Traffic at Winnipeg’s airport held steady in 2019, but fell short of what was expected to be record growth.
Winnipeg Airports Authority (WAA) spokeperson Tyler MacAfee told 680 CJOB that the spring 2019 grounding of the Boeing 737 MAX had an effect on traffic coming out of Winnipeg Richardson International Airport last year.
The WAA said the transport hub was on pace for its sixth year of record numbers, but when the 737 MAX was taken out of service last March, following two deadly 2018 crashes involving the airliner, growth stalled.
“It wasn’t just the routes being serviced by the MAX 8 aircraft that were cancelled,” said MacAfee. “The airlines had to readjust their fleets, so they pulled some planes that were flying routes to Winnipeg on different aircraft, and repositioning those on other routes that would have been served by the MAX 8.
“So it really was a readjustment across the board.”
Despite the impact of the MAX 8 grounding, the airport still saw 4.5 million passengers overall in 2019, matching the previous year’s totals.
There was, however, an increase in cargo traffic last year.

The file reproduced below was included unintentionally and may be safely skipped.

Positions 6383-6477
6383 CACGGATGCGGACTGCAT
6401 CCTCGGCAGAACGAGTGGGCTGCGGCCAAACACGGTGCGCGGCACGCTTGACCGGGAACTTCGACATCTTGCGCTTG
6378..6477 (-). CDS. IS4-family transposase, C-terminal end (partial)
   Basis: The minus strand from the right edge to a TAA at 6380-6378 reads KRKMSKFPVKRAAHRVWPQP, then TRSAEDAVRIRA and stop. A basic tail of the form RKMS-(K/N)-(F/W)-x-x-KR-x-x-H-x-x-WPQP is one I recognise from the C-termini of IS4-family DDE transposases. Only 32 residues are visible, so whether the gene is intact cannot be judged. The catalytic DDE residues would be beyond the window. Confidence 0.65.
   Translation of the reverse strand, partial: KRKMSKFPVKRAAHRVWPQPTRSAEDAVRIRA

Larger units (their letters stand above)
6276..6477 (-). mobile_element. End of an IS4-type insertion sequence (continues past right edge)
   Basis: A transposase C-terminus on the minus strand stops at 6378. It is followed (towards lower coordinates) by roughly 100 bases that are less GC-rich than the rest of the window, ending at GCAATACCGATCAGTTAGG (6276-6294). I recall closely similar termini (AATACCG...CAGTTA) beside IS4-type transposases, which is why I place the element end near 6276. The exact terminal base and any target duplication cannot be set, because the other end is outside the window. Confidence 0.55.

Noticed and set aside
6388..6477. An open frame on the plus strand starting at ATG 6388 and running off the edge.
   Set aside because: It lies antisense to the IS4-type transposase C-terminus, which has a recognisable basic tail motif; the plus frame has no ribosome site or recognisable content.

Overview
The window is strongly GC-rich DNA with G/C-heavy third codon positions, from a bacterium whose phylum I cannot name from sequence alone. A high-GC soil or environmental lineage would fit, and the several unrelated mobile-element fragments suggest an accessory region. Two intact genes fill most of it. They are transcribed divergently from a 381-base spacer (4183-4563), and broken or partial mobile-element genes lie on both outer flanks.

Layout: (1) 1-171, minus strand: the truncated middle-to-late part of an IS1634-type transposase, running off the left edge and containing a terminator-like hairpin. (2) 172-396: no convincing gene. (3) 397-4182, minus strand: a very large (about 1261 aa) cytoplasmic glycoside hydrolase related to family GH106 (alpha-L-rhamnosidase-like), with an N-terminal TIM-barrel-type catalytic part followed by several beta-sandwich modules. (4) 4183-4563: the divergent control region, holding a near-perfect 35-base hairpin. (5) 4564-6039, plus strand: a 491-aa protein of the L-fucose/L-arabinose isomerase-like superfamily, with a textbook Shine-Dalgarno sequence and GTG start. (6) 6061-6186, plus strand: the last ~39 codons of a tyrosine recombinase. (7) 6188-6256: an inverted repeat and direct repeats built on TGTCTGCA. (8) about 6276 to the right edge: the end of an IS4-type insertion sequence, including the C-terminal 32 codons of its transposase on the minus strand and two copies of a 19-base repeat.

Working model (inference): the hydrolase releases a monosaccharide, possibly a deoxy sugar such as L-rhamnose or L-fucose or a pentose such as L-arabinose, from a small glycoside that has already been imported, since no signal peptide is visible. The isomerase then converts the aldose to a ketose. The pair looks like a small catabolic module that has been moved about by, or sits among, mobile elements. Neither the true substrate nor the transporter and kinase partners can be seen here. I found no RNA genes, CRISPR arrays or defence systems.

The number of cargo planes landing in Winnipeg grew by 4.2 per cent over 2018, and gross takeoff weight — meaning larger aircraft moving more goods in and out of Winnipeg — was also up by 7.6 per cent.
“The significant growth in cargo traffic in 2019 demonstrates our strategic partnerships and investment in the airport’s cargo facilities are paying off,” said WAA president and CEO Barry Rempel.
“Everything from fresh cut flowers to agricultural equipment moves through Winnipeg Richardson International Airport, supporting Manitoba business, creating jobs and driving economic growth.”
In early 2020, the airport says it will be continuing progress on upgrades to the terminal building, as well as plans to upgrade its Tim Hortons locations inside the terminal and add a new lounge.